Editor’s Note: This exchange is part of a series of brief interviews with emerging writers of recent or forthcoming books. If you enjoyed it, please visit other interviews in the I’ve Got Questions feature.
- What’s the title of your book? Fiction? Nonfiction? Poetry? Who is the publisher and what’s the publication date?
The title of my new book, a collection of short stories published by Orison Books, is This Distance We Call Love. The launch date is August 3, and my virtual book launch is August 4th at Magers and Quinn Bookstore in Minneapolis.
- In a couple of sentences, what’s the book about?
The stories explore boundaries in our most intimate relationships, how they change over time—marriage, family, friendship. I wanted to explore the tension between the demands of relationships and the demand in ourselves to keep growing.
- What’s the book’s genre (for fiction and nonfiction) or primary style (for poetry)?
The genre is fiction, and the stories have been called “novelistic” in style.
- What’s the nicest thing anyone has said about the book so far?
One of the reviewers said, “I have only rarely encountered short fiction that has this kind of visceral immediacy, so surprising at all turns.”
- What book or books is yours comparable to or a cross between? [Is your book like Moby Dick or maybe it’s more like Frankenstein meets Peter Pan?]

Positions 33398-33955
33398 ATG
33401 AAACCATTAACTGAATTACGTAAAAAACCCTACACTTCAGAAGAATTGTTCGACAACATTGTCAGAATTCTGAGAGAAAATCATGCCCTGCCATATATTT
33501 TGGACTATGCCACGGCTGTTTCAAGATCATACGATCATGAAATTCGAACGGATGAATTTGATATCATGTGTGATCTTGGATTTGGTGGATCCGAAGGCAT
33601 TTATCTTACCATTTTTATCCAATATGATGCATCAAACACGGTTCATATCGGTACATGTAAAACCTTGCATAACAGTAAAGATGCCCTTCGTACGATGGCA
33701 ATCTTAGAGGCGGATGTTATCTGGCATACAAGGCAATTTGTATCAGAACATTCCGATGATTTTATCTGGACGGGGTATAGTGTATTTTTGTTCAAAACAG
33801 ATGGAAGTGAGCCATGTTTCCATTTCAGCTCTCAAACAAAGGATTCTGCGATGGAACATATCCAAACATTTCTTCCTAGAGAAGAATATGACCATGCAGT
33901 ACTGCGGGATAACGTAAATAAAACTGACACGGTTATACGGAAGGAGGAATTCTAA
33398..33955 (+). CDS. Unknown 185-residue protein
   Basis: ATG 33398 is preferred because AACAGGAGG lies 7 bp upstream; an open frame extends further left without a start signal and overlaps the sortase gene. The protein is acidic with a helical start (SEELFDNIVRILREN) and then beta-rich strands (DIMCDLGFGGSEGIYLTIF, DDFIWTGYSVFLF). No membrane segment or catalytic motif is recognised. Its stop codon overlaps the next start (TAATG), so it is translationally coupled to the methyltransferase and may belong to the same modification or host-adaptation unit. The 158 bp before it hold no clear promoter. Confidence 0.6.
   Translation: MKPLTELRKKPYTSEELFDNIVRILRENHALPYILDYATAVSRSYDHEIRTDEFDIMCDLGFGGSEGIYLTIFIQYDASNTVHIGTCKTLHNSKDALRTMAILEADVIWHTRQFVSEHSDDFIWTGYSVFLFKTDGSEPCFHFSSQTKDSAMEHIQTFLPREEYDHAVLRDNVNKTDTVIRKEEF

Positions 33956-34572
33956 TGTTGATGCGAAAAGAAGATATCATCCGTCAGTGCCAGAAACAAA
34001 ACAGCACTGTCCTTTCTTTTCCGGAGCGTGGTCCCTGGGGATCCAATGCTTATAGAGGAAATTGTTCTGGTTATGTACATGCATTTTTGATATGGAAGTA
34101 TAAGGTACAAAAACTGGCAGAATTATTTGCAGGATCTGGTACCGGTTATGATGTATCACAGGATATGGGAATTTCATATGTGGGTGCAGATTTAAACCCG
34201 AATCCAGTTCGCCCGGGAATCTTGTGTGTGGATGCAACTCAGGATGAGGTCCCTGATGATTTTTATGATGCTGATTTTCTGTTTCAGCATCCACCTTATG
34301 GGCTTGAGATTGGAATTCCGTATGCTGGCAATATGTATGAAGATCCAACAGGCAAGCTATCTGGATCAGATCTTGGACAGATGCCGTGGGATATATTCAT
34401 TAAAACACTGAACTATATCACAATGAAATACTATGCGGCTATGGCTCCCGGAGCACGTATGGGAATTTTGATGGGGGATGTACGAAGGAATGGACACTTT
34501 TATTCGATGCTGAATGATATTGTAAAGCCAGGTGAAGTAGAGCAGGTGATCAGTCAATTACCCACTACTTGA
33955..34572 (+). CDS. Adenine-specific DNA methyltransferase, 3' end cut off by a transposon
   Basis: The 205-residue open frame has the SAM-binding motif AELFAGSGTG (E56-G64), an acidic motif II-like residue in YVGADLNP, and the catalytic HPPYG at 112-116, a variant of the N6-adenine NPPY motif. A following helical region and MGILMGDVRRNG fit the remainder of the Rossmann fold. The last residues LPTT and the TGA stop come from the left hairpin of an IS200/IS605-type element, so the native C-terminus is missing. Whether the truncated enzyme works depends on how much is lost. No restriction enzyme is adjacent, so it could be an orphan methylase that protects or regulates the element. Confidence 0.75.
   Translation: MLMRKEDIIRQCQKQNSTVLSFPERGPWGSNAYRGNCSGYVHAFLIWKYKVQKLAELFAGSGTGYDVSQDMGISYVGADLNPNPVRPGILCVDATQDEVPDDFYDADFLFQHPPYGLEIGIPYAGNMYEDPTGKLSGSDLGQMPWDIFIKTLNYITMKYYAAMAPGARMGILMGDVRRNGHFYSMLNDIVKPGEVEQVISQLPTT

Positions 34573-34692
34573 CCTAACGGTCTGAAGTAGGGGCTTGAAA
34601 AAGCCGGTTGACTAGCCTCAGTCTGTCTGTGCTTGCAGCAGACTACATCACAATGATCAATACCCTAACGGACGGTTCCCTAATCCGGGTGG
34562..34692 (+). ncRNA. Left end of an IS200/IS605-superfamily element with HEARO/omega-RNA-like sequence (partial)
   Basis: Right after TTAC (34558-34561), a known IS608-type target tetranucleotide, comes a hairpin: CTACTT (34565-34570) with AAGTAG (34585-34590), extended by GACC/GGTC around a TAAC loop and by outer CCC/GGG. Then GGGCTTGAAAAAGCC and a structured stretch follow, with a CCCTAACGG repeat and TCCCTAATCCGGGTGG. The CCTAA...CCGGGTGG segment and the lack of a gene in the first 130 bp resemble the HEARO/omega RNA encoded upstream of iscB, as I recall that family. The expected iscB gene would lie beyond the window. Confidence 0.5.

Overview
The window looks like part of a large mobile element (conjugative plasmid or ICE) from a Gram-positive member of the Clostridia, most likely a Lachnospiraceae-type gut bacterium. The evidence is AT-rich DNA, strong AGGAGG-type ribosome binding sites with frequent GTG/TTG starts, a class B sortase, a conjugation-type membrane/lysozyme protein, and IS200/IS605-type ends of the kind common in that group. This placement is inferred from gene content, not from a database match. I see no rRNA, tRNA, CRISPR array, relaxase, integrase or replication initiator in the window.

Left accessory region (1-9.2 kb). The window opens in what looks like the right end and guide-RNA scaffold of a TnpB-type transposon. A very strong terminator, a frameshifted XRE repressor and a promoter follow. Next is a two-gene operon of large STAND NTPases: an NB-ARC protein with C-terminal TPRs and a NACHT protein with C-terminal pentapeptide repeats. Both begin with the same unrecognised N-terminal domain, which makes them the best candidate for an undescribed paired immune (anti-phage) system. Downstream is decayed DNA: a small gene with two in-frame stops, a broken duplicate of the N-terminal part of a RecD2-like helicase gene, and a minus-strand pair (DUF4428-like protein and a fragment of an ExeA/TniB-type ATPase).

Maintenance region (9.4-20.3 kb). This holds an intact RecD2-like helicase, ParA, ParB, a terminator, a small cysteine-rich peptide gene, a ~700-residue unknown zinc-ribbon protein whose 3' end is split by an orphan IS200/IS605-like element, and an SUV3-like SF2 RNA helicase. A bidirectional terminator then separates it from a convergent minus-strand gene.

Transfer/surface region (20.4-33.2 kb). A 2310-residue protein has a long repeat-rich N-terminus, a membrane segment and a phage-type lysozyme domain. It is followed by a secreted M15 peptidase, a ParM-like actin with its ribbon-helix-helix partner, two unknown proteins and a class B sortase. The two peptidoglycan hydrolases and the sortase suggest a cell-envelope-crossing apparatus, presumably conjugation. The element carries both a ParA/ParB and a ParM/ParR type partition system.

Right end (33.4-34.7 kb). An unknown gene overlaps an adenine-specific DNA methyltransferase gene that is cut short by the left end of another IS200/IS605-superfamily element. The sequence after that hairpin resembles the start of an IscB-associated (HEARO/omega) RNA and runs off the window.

One reviewer compared my stories to Lorrie Moore and Alice Munroe. Both have been big influences, as has AM Homes.
- Why this book? Why now?
Although the stories were written before the pandemic, I believe they deal with issues that have surfaced now more than ever. They ask the question: What does one human being owe another? The stories in this book are about how the world encroaches on our most committed relationships. As our communities confront huge issues of climate change, violence, and post-pandemic life, we are all examining boundaries between ourselves and others, ourselves and the world.
- Other than writing this book, what’s the best job you’ve ever had?
Teaching poetry and fiction to children and adolescents in residency programs.
- What do you want readers to take away from the book?
I hope readers will see that we all have a responsibility to live our own lives, not the lives of other people. Love is an act, a series of choices over time. Sometimes we fail others or ourselves. That is human, and hopefully, we learn how to love better.
- What food and/or music do you associate with the book?
Pasta primavera because two stories take place in Italy. The song that comes to mind is Carol King’s You’ve Got a Friend.
- What book(s) are you reading currently?
Girl, Woman, Other by Bernardine Evaristo
Esther Stories by Peter Orner
Learn more about Carol on her website.
Follow her on Facebook.